DESIGN & CONSTRUCTION
Initially developed in 1915 with an “Office Measurement Standard”, the Building Owners and Managers Association (BOMA) has continued over time to establish a uniform industry process model to measure spaces within a variety of building designs and tenant amenities. Architects, Interior Designers, Building Owners, Appraisers, Contractors, Brokers and many other professionals benefit from these BOMA consistent benchmarking tools to establish value and communicate a common language in measuring the complex diagnostic of building floor areas.
So, What’s New?
Since 1915 BOMA has upgraded its tool box over the years, most recently 1996, 2010 and now, the 2017 version. The data generating framework of the 2017 update still relies on the 2010 issuance of two independent Method choices, (A&B), of calculating floor measurement. Method A generates multiple “Load Factors” for a series of space types applied to Occupant Areas. Method B consolidates all shared spaces together to catalogue as one “Load Factor” for the overall building, which is then applied to Occupant Areas. Only one Method or the other can be used for a building analysis. The final product is what BOMA calls its spread sheet, the “Global Summary of Areas”.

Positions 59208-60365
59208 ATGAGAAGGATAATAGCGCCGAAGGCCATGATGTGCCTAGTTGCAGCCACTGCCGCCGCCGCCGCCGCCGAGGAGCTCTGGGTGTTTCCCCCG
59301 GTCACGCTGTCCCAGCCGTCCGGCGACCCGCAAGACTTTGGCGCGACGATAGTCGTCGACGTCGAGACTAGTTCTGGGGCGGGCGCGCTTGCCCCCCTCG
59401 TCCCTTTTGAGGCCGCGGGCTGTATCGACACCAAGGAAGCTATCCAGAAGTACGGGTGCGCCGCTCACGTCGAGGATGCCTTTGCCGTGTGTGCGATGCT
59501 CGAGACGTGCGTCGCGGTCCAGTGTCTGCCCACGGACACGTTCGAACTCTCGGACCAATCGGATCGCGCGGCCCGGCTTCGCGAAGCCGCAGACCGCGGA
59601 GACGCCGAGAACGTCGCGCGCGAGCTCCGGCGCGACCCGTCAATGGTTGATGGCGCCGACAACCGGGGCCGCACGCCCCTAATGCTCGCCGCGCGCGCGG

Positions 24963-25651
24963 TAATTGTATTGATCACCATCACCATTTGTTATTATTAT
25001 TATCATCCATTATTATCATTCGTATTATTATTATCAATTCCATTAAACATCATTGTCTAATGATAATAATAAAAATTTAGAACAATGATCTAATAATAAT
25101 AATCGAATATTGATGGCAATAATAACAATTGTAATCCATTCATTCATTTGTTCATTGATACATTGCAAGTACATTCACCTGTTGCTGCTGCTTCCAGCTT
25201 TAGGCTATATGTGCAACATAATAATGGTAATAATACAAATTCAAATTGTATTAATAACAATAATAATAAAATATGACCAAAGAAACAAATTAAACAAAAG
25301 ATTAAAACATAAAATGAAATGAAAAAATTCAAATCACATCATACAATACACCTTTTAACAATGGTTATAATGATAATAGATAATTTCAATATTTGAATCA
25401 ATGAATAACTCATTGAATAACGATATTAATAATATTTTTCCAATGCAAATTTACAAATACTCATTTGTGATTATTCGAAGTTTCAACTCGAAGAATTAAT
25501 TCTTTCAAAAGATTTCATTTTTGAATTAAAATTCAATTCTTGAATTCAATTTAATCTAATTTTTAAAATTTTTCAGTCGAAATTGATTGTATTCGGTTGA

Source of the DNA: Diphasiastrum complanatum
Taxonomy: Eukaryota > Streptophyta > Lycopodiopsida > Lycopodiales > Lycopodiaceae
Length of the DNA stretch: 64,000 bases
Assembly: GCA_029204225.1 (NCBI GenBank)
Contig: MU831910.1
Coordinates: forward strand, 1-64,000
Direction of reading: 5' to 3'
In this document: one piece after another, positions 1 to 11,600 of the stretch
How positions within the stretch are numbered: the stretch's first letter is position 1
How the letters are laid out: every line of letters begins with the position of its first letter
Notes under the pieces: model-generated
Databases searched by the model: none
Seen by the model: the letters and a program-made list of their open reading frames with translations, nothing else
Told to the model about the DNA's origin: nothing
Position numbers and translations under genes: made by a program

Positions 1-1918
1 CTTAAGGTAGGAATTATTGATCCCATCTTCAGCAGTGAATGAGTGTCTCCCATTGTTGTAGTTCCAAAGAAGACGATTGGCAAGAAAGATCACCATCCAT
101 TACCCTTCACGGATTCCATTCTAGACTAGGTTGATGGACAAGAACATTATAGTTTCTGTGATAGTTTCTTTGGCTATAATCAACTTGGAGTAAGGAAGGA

The modifications from the 2010 version to 2017, involve input nuances together with classification refinements reflecting changes in contemporary building designs and boundary conditions of tenant amenities, temperate climate external circulations, rooftop decks, balconies and mezzanines, for example.
The 2017 iterative sequential data input process requires following a five (5) step method:
1) Measure the Interior Gross Area (IGA).
2) Establish the IGA Boundary and classify all spaces.
3) For each class of space, determine boundary lines.
4) Calculate the areas of all classes of space (Global Summary of Areas calculates rentable areas).
5) Disclose certain areas which may or may not be valuable.
Without getting into the actual nitty gritty details of producing 2017 Global Work Sheets, it is worth an overview to list the nine (9) GA Boundary Conditions for an understanding of how tightly controlled the data is for reliability and common clarity among Designers, Brokers and Tenants.
1)-Vertical exterior enclosure; 2)-Public pedestrian thoroughfare; 3)-External Circulation; 4)-Non- vertical exterior enclosures; 5)-No dominant portion; 6)-Unprotected exterior opening; 7)-IGA adjacent to a void with a full or partial wall; 8)-IGA adjacent to a void without a wall; 9)- Ownership change inside the Building Connector.
1-This is a very brief overview of BOMA’s 2017 standards/concepts and does not attempt to instruct or educate beyond these general points made. To properly undertake a 2017 “Standard Method of Floor Measurement” process for any building, it is absolutely recommended that a Space Measurement Professional be consulted.
2-The issuance of any lease, contract for sale/purchase, etc. should stipulate which Method, (A or B) was utilized in preparing the data relied upon for the transaction.